Visitor spending up in Central Carolina
Gov. Pat McCrory and Department of Commerce Secretary Sharon Decker announced this week that 95 of North Carolina's 100 counties saw an increase in visitor spending in 2013. That increase includes all four counties — Lee, Chatham, Harnett and Moore — in the Central Carolina region.
According to figures from the N.C. Division of Tourism, Film and Sports Development, visitors to the state spent more than $20 billion, a 4.2 percent increase from 2012. The report also stated that the expenditures directly supported 198,270 jobs in the state.
"North Carolina continues to show that it is one of the most sought-after vacation spots in the country," McCrory said in a press release. "These statistics are no surprise; tourism stimulates our economy and encourages visitors to consider moving to our great state. The 2013 tourism dollars prove our cultural resources are just as big of a draw as our natural ones."
Lee County was one of those 95 counties on an upswing, with tourists and visitors to the county spending nearly $68 million, a 4.5 percent increase from last year.
Bob Joyce, president of the Sanford Area Chamber of Commerce, said that increase was likely reflective of business travel to the county instead of what he called “minivans with luggage on top.”
“We have a lot of business travelers that stop here,” he said. “When people are salespeople, traveling in North Carolina, we’re often a place to stop at night.”
He said that hoteliers he talks to regularly sell out rooms Monday through Thursday, but not necessarily on the weekend, indicative of the salesperson making a pitch to an industry like Caterpillar or J.T. Davenport the next day. Joyce also said those looking for retirement options in Central Carolina might stop in the city for a day or two, also a stream of money there.
“We're having more interest and more people stop by the Chamber that are considering retiring to central North Carolina and they're just touring,” Joyce said. “While that's not a huge part, I think it's a small part of it, but an important part.”
Joyce also said that the Chamber has had “visits from a major hotel chain site-selection consultant.” He wouldn't say which one, but he took it as a positive sign.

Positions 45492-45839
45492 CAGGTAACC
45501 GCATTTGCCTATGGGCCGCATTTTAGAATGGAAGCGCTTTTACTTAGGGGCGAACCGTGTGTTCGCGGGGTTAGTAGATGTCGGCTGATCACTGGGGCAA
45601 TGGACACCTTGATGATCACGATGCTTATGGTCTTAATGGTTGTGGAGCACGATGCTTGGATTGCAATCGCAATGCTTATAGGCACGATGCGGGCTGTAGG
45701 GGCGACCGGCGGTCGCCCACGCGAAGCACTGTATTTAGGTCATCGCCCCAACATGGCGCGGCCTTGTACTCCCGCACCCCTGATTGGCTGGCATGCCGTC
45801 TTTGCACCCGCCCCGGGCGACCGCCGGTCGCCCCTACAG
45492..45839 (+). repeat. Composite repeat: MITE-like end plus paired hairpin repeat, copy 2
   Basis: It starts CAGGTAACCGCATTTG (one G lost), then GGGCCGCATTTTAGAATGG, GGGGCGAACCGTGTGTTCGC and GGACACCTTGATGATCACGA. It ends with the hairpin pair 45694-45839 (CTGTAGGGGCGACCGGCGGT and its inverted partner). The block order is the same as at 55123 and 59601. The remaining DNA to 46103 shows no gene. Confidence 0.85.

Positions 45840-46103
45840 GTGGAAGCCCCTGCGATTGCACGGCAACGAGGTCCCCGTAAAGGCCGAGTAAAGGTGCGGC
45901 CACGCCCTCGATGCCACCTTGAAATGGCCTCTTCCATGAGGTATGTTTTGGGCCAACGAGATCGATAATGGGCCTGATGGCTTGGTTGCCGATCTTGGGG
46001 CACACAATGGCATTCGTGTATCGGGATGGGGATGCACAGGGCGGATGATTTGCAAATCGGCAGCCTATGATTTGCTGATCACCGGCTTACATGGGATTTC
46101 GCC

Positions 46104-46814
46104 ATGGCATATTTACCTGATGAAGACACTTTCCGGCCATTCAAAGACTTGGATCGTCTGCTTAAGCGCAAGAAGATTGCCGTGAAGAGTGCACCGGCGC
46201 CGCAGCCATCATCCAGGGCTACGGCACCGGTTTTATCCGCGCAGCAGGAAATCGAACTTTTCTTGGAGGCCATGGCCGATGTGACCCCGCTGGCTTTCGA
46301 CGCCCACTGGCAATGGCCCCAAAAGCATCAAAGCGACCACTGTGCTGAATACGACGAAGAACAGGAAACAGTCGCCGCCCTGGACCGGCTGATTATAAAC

“If we're beginning to show up on the radar of site-selection people, it shows that business travel is increasing, that general travel is increasing,” he said.
According to the press release, Moore County was one of the leading counties in terms of visitor expenditures, receiving just a shade under $410 million from tourists, also a 4.5 percent jump. Harnett County saw $74.55 million in spending from visitors, a 3.9 percent increase, while those visiting Chatham County spent $30.77 million for a 4.4 percent increase.
Mecklenburg County, home to Charlotte, the state's largest city, received more than $4.6 billion in travelers’ expenditures to lead all counties. Wake County was second with almost $1.9 billion, while Guilford was third with $1.2 billion.
“Tourism is a key element of our economic development strategy for North Carolina,” Decker said in the release. “It means jobs — nearly 200,000 of them across the state — for our residents. I am so pleased that every corner of North Carolina benefited from tourism.”
It's probably safe to place a bet on these numbers going up again in next year's report, which will include expenditures from the 2014 U.S. Opens in men's and women's golf that took place in June in Pinehurst. But Joyce said the “little things” in the Lee County area — a new mountain biking trail at San-Lee Park, Gross Farms and Deep River Sporting Clays — might be where the big push will come from.
“Those are more likely to boost our tourism,” he said. “We've got some low-hanging fruit that we can promote better and really boost our business. The opportunities are in building on what we already have.”